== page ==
Fresh eggs, is there anything better? Not in my book! But when you first start raising hens for some backyard fresh eggs there can be some confusion over cleaning, storing and determining the freshness of those delicious eggs. Today I hope to share just about everything you need to know about your farm fresh eggs!
Fresh Eggs – Everything You Need to Know!
First lets talk about poop…cleaning those fresh eggs:
One thing you never really had to deal with, when buying your eggs in a store, is chicken poo. But as I always say, chickens are indiscriminate poopers; and that means they poop anywhere and everywhere. So with that knowledge you can be sure that they will poop in their nesting boxes.
Your first line of defense in this area is to keep your nesting boxes clean and fresh with regular cleanings. I say clean them out daily, if time permits. If you can’t clean them daily then add fresh bedding on the top to cover the poo, at the very least. But don’t slack in the cleaning – this should be done no less that 3x per week. I also recommend having a good base for your nests that are easily removed for cleaning. I like to use nesting pads in my coop but I do cut them in half to make them last longer. Then I cover those with pine shavings. I also saw and amazing idea to use artificial turf as a nest liner, because it could be removed and cleaned to use for years!
But poop on eggs will happen! So how to clean them?
Even in the cleanest of nesting boxes, poop on eggs will happen. Never fear – they are still edible!
First, I never “wash” an egg until right before cooking it. I mean, sure if there is a big glob of poo on it, I knock that off. But other than than it goes in the basket and will be cleaned right before use. When eggs are laid they have a protective layer Eggshells are porous or cuticle that prevents bacteria from entering the egg itself, washing the egg will remove this protection.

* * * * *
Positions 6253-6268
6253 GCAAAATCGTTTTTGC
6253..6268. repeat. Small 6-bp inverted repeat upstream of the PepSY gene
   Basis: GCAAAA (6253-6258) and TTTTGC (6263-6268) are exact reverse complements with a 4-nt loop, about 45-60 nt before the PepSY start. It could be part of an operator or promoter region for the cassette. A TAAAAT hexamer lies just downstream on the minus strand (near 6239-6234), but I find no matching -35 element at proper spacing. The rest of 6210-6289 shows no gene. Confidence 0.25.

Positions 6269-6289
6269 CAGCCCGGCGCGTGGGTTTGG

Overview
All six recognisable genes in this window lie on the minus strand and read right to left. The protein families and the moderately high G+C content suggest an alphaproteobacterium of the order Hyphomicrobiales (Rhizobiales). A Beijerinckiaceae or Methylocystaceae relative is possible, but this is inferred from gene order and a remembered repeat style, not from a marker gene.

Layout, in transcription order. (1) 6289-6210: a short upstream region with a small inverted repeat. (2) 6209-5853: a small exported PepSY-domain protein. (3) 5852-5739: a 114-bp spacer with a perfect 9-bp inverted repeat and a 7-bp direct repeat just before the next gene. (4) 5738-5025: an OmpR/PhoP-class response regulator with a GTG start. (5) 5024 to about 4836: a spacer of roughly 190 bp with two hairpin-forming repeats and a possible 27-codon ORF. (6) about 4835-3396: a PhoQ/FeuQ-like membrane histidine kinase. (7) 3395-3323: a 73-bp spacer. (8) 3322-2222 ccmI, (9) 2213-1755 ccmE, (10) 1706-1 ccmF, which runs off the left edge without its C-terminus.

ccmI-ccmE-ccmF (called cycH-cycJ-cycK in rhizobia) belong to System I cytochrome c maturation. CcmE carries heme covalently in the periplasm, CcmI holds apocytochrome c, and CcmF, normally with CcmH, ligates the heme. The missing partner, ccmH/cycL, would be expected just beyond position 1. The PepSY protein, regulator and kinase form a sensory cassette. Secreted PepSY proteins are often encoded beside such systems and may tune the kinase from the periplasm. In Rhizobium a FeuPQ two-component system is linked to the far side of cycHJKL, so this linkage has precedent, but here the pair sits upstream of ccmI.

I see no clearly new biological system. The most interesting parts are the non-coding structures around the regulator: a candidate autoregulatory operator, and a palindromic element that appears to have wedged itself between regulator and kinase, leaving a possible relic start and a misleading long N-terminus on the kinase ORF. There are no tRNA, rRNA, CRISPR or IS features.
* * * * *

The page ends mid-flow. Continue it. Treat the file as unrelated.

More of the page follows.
So to clean a dirty egg I run it under hot water and use my Norwex Veggie & Fruit Cloth on the soft side. I like this because when I am done I give the cloth a run under hot water and I can use it again because of it is self cleaning. BUT if you don’t have Norwex you can use a vegetable brush, sponge or cloth to gently clean the surface. I do not recommend using any soap or clean, because again, the shells are porous.
Then let them dry for a couple minutes on a clean towel and you’re ready to cook.
Storing Your Fresh Eggs:
Did you know that you do not have to refrigerate your eggs to keep them fresh? In fact stores in Europe don’t keep their eggs in refrigerators for selling either. BUT if your eggs have been refrigerated, they should stay refrigerated!
I collect eggs and they usually go into a basket on the counter; but I’ve been eyeing these egg skelters because it would help to keep track of what eggs to use first. We don’t have a huge flock so they get eaten up pretty quickly. If dating is important to you, you can put your eggs in a carton and date the outside so you use the oldest eggs first. These reusable cartons are nice because you can wash them out between uses.
I will refrigerate my eggs after the first week (if they haven’t been used) to keep them fresher a little longer. But that is a personal preference; you could leave them out at room temp for up to two weeks (unless your house is super hot).
Now it is perfectly fine to put your fresh eggs straight into the fridge. I still wouldn’t wash them first, to save the bloom protection. And refrigerated eggs will slow down the “aging” on an egg.
Now let’s talk fresh eggs and how to know if they are still “good”:
The easiest way to tell if an egg is fresh, and good to eat, is to use the egg float test.
- Simply fill a cup, bowl or tub with enough cool water to cover the egg/s.
- Gently place the eggs in the water.
- If the egg lays at the bottom of the container it is super fresh.
- If it tilts a bit up but part of the egg is touching the bottom it is around 1.5 – 2 weeks old. These are perfectly edible but I prefer to use them for cooking or hard boiling.
- If the egg floats it is no longer good for consumption.
If you’ve cracked and egg you’ll notice that less fresh egg’s white or albumen will spread out more and the yolk is generally flatter than a fresh egg. That doesn’t mean they aren’t good for eating, just a worthy note.
Now that you know how to clean, store and check for freshness…you need some ways to use those amazing eggs!